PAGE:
Voters need to know where Legco hopefuls stand on major issues

PUBLISHED : Thursday, 25 August, 2016, 5:27pm
UPDATED : Thursday, 25 August, 2016, 8:59pm

It was reported that at the Mong Kok riot last Lunar New Year, there were radical elements in the streets shouting for Hong Kong independence.

That could have been one of the factors which impelled the government to introduce a new confirmation form to be signed voluntarily, in addition to the regular Legislative Council election nomination procedure.

Probably a majority of the nominees for the September 4 election signed the new form and their nominations were all declared valid, with the exception of that of Edward Leung Tin-kei.

The comments of Maria Tam Wai-chu, a member of the Basic Law Committee, that appeared in the Hong Kong edition of China Daily (on August 15) seem quite relevant.

She said this new confirmation was needed, because of growing voices for independence, self-determination and localism. She said that some people who were backing independence wanted to join the Legco election and openly advocate their political aims.

Ms Tam said the returning officer made the decision very carefully with reference to what Edward Leung did and said on Facebook “and to the media over a period of time, but not what he said on a certain day”.

As for the nominees who chose not to sign the new confirmation form, the returning officers apparently used their administrative powers to declare all of them valid with the exception of nominations from six persons.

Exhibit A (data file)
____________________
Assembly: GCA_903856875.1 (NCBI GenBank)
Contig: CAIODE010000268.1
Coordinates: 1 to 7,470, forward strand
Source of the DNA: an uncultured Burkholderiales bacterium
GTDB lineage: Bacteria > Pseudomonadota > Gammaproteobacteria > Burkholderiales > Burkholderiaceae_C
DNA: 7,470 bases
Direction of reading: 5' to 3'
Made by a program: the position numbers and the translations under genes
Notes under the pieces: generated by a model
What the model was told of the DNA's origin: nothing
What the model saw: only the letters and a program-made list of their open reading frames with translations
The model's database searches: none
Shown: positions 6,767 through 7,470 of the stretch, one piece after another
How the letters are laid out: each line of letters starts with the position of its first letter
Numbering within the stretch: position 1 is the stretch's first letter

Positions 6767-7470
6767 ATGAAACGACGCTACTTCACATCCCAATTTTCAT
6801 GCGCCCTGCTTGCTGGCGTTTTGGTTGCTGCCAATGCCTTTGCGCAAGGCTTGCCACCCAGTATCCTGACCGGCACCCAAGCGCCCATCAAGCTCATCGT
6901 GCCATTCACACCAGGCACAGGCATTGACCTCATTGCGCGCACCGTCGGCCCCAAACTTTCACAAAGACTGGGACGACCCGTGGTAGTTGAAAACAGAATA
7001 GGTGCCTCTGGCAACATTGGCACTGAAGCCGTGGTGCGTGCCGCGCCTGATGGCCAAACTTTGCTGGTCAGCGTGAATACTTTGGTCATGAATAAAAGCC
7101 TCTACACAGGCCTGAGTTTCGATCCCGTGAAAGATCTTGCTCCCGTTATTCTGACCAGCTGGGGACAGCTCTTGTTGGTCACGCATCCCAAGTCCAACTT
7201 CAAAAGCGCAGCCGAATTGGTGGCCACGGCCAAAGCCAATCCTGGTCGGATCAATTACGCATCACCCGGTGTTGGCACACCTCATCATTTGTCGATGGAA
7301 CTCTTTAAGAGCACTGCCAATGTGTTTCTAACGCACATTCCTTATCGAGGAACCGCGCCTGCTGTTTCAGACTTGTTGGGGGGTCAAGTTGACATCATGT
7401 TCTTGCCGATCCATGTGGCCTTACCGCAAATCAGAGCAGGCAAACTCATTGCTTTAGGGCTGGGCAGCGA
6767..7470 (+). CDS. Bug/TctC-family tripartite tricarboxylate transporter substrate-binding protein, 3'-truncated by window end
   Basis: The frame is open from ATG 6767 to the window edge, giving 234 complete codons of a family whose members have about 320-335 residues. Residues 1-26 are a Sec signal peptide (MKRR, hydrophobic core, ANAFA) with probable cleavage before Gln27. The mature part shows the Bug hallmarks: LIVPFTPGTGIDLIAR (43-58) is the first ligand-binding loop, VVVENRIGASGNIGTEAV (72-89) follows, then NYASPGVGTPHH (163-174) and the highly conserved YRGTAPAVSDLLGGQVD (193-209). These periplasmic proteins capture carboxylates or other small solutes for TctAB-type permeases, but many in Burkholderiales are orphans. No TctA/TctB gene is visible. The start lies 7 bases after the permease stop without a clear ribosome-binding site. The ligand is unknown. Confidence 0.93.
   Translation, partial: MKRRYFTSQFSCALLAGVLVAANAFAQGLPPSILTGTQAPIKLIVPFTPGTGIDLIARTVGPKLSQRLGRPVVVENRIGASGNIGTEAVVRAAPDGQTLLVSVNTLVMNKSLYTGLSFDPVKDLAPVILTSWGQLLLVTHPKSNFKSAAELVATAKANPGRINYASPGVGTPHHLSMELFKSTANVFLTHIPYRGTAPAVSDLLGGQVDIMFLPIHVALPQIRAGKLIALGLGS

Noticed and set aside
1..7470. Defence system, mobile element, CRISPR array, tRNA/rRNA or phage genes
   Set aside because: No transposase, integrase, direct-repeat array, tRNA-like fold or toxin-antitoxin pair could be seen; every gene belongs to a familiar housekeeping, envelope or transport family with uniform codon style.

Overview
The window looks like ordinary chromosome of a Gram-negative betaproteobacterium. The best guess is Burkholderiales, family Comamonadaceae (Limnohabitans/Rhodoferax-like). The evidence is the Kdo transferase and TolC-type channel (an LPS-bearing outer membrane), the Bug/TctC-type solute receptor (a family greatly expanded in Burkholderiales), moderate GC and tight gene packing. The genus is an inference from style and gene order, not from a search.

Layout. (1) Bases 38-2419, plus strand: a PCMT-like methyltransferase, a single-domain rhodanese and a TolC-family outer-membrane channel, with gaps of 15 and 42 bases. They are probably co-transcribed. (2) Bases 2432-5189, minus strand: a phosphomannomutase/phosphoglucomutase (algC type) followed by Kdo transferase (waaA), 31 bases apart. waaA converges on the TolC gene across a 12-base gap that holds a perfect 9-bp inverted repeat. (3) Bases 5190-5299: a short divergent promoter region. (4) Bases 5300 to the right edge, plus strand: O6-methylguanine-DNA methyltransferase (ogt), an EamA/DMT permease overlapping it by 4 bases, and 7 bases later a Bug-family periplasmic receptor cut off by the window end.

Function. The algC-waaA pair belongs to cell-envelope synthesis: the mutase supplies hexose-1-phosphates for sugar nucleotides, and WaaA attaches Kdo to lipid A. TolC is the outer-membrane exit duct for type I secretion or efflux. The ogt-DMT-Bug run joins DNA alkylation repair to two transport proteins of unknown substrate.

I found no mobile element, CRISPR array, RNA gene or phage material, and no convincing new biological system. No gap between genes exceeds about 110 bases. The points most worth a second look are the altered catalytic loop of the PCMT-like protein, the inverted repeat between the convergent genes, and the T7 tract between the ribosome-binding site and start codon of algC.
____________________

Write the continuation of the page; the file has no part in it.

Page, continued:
Ms Tam, in the China Daily interview, said these six persons might take the case to court after next month’s elections if they were not satisfied, adding that the courts could handle it without having to seek an interpretation of the Basic Law by the Standing Committee of the National People’s Congress.

With the Legco election campaign in full swing, it is time for our four million voters to know more about the election ambitions of the candidates in their constituency.

There are at least three major issues at stake.

First, on livelihood issues, such as housing, education and health care for the elderly, the question is which candidate has the most credible and realistic promises.

Second, if such a candidate is elected, will he or she be the right person for the voter to call upon in case of need?

Third, local filibustering has degenerated into continuous obstructing of Legco business. Will the candidate strive to stop excessive filibustering so that our people can regain confidence and pride in our legislature?

Hilton Cheong-Leen, To Kwa Wan